Has construction of net-zero buildings reached the point where net-zero can be considered a trend? Some folk in the United States think so, and they have just released a research paper that backs up their opinion.
Three groups — the New Buildings Institute (NBI), the Zero Energy Commercial Building Consortium (CBC), and the National Association of State Energy Officials (NASEO) — have taken what they call a first look at the costs and features of zero-energy commercial buildings, and what they found is encouraging.
First of all, zero-energy buildings are referred to as ZEBs. A second category, called ZECs, or zero-energy capable buildings, are those that achieve energy performance similar to ZEBs, but need to add on-site power generation to qualify as ZEBs. The 60 completed projects studied fall into those two categories, although researchers found another 39 projects that might qualify as ZEBs, but weren’t included in the study because they are either still under construction or are so new that there isn’t much performance data available yet.
Most of these early ZEBs are smaller buildings — houses, schools, churches, libraries and the like, although examples of larger and more complicated commercial buildings are beginning to show up. Much of the early work on ZEBs has been done by government agencies and universities, because they serve as demonstration projects.
Some of the study’s key findings:
• Net-zero is achievable using readily obtainable technology and at a reasonable cost premium.
• Modeling studies led to the prediction that the additional costs for ZEBs would be between three and 18 per cent. Initial information from the buildings completed show that those extra costs actually range from zero up to 10 per cent. One project in the study actually achieved a modest net saving.
• Completed ZEBs are in a range of climates, from balmy California to the mountain climate of Colorado, to the sometimes-severe climate in New York State.
• Some state and local governments have begun to develop policies to encourage ZEBs.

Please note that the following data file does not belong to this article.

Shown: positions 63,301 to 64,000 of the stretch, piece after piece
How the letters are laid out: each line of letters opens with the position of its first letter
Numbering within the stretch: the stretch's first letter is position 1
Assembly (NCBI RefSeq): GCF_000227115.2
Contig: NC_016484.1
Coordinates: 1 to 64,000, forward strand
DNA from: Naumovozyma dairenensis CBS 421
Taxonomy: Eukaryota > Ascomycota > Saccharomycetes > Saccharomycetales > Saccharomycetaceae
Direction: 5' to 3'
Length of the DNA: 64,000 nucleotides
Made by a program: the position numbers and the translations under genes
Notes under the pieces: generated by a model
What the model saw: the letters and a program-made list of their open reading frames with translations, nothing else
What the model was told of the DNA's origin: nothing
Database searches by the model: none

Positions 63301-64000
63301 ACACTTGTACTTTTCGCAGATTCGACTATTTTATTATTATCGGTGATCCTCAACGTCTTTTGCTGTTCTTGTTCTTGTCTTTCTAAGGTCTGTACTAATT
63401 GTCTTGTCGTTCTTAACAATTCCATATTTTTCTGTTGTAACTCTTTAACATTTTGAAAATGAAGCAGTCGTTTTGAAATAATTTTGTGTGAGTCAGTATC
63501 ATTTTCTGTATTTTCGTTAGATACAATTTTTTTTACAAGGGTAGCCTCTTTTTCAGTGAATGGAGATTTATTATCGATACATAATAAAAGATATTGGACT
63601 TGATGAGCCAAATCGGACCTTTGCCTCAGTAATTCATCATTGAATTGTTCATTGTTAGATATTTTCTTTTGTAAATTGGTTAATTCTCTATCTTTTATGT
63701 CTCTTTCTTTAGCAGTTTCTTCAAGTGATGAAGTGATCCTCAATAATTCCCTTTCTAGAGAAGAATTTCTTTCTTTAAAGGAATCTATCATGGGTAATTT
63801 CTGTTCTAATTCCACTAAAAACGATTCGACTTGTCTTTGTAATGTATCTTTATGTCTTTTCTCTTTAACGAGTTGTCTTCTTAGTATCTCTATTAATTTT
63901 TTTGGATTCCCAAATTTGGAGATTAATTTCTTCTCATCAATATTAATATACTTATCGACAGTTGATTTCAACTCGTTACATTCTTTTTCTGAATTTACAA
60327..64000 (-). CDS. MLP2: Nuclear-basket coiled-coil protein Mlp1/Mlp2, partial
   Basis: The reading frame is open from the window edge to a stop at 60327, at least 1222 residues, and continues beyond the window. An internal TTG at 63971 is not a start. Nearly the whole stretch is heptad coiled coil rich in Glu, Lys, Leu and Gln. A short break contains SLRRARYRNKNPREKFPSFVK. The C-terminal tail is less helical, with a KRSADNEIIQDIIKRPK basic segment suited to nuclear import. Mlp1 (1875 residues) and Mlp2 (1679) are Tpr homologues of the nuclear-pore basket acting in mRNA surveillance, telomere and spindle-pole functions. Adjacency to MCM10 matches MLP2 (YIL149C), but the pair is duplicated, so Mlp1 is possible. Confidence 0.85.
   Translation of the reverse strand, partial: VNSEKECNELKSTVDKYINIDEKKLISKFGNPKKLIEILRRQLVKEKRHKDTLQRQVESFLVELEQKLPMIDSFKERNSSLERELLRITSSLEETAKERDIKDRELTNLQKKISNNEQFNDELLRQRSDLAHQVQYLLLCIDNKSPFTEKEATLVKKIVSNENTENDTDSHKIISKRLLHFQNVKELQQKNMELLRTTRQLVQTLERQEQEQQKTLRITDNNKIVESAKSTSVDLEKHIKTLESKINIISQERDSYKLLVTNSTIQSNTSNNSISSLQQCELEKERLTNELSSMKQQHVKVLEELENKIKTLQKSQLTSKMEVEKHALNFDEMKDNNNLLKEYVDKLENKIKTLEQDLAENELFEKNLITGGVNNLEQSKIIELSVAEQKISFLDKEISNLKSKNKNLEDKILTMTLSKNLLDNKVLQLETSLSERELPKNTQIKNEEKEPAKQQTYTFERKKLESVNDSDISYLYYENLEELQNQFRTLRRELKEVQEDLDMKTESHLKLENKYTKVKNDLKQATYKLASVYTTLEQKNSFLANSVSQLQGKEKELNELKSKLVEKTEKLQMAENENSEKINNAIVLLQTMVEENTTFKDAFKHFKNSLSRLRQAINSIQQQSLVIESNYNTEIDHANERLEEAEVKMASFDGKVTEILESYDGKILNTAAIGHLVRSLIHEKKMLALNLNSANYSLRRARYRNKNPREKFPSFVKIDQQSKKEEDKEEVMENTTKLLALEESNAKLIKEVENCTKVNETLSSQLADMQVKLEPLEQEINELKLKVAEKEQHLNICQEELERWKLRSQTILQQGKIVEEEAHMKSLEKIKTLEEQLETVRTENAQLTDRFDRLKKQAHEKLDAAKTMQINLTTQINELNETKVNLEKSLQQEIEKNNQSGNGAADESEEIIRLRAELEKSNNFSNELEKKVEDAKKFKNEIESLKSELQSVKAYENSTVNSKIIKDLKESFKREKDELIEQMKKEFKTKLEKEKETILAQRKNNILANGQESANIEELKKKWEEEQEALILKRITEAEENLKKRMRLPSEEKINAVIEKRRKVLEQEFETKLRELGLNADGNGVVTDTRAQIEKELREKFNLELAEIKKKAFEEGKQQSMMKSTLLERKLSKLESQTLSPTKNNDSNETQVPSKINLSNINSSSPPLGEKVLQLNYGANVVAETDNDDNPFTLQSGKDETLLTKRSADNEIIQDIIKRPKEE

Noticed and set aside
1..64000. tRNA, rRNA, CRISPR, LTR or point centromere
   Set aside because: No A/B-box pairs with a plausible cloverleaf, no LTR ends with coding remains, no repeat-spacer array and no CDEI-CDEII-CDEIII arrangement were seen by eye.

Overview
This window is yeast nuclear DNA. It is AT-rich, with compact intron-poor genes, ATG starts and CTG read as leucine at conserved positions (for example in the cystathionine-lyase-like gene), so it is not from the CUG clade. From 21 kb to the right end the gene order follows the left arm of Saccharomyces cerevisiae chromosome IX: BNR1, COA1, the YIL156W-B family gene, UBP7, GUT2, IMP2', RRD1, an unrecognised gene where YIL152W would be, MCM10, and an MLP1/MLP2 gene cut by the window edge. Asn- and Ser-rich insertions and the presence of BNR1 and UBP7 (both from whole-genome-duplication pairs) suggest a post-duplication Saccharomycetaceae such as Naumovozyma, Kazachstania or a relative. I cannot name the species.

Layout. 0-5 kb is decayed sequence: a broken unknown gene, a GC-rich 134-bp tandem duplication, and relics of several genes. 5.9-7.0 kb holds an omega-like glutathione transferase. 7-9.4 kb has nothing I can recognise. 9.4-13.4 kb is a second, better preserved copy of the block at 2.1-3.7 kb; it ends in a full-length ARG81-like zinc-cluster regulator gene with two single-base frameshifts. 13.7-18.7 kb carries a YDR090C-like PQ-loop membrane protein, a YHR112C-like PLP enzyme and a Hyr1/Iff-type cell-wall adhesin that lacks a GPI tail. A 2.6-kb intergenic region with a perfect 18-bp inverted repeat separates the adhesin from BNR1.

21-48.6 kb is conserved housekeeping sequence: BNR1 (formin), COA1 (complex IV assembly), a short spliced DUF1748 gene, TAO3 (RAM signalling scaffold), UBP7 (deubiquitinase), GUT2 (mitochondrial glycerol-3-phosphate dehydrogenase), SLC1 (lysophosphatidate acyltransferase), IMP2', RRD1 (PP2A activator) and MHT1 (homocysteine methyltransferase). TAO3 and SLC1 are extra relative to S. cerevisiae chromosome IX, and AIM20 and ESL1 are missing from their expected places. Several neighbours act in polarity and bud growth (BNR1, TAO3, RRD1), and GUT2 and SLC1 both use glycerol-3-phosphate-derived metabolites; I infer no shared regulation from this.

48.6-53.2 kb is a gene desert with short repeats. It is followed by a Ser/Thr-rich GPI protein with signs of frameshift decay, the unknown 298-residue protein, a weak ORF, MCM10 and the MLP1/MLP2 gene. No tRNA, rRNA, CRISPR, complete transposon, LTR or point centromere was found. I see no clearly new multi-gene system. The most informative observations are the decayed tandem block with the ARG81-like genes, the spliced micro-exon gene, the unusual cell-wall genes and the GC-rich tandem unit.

There is no doubt that builders are interested. The New Buildings Institute , for example, has more than 450 commercial builders in its membership. The CBC has almost 500.
The American federal energy department was the driving force behind the formation of CBC. As it has evolved, it is a public-private non-profit that works closely with the energy department to deliver technology, policies and information in an effort to transform the commercial building sector in the U.S. to net-zero energy.
Commercial homebuilders are also showing more and more interest, with a dozen or so already offering net-zero residences. One of them, in Colorado, is offering a net-zero home at $188,000, which is just $9,000 more than the Energy Star version of the same house.
That $9,000, however, would be recouped in energy savings in about 12 years.
Advocates of net-zero have a word of warning, however. The success of such a building depends largely on the people who use it.
If occupants aren’t committed to reducing energy use by shutting windows, for example, or turning off appliances, a net-zero building can easily lose its status as a ZEB and become just another “efficient” building
Anyone interested in the concept of net-zero and the direction it’s taking in the U.S., will find the websites maintained by the NBI and CBC to be goldmines of information — newsletters, longer articles and blogs — all written by people knowledgeable in the field. As well, you can download the research study I’ve quoted from either site. Look for Getting to Zero 2012 Status Update.
The third group, the National Association of State Energy Officials, also has an informative website, but one that is directed more to people interested in policy development. You’ll find it at www.naseo.org.
Korky Koroluk is an Ottawa-based freelance writer. Send comments to email@example.com